When someone asks me where I’m from, I generally joke that I’m one of those “People of the Corn.” Born and raised in Indiana, a corn field had a substantive meaning for me, and brought me feelings of security, even though I did not farm. The fortunes of farmers rise and fall with the weather. Too much rain can be as bad as a drought. And even though I haven’t lived in Indiana for many years now, I have always loved looking at the neat rows of corn, reaching off into the distance and in some cases going forth for hundreds of acres.
I have always compared life and goal setting to farming. I perhaps did not realize this until I began writing this blog post. Where we are born has more to say about us than we may care to admit. Here are the five life lessons I learned from watching farmers grow corn.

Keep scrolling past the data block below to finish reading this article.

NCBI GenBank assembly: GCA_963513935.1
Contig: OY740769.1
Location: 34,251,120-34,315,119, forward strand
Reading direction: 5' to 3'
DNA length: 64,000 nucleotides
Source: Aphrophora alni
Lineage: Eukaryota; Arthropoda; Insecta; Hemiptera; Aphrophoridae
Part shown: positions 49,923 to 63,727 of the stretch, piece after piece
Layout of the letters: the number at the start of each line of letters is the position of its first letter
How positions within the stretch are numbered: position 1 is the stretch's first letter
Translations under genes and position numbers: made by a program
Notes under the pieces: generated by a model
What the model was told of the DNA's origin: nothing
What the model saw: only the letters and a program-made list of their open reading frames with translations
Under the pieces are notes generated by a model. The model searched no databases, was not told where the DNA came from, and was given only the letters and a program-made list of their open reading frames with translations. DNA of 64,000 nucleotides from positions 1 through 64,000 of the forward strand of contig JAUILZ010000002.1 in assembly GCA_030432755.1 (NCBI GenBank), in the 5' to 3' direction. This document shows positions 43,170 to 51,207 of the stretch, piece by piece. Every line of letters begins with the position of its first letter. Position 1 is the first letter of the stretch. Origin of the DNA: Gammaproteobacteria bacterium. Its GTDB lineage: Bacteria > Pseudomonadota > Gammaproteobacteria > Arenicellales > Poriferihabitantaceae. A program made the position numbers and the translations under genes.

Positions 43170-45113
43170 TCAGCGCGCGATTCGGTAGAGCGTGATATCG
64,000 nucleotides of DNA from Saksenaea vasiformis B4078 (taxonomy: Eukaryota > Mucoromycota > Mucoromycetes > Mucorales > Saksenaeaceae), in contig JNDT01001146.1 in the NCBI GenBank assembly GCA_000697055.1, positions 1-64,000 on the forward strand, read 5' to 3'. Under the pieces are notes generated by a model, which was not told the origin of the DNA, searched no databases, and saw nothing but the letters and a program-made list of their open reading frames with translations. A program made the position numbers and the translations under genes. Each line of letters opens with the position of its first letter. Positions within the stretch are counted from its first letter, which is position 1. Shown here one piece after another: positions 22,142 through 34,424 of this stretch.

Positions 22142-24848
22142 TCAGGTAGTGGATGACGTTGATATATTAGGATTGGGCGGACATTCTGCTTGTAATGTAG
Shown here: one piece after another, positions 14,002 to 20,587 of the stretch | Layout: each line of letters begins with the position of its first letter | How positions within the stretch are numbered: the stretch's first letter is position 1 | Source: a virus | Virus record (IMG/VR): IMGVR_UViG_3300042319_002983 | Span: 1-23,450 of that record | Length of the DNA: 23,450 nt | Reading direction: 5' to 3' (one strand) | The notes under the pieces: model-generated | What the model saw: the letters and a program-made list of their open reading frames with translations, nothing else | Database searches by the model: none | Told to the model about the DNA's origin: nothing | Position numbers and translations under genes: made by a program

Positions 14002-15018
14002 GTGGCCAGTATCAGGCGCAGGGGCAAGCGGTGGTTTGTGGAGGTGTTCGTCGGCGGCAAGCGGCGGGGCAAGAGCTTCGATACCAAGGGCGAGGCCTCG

1. In the spring, have your tractor serviced and filled with fuel. You never know when that window of opportunity will appear to plant a seed, or inspire an idea that’s worth cultivating.
2. Make sure you’ve tilled fertile ground, for plants and plans don’t like fallow or rocky soil.
3. Buy quality seeds because you reap what you sow.
4. Be patient. Plant your seeds in rows, sort of like an excel spread sheet, so you can more easily see the weeds or the obstacles that will choke out your dreams.
5. The harvest is hard, and few are willing to drive the tractor, but many are happy to enjoy the fruits of your labors.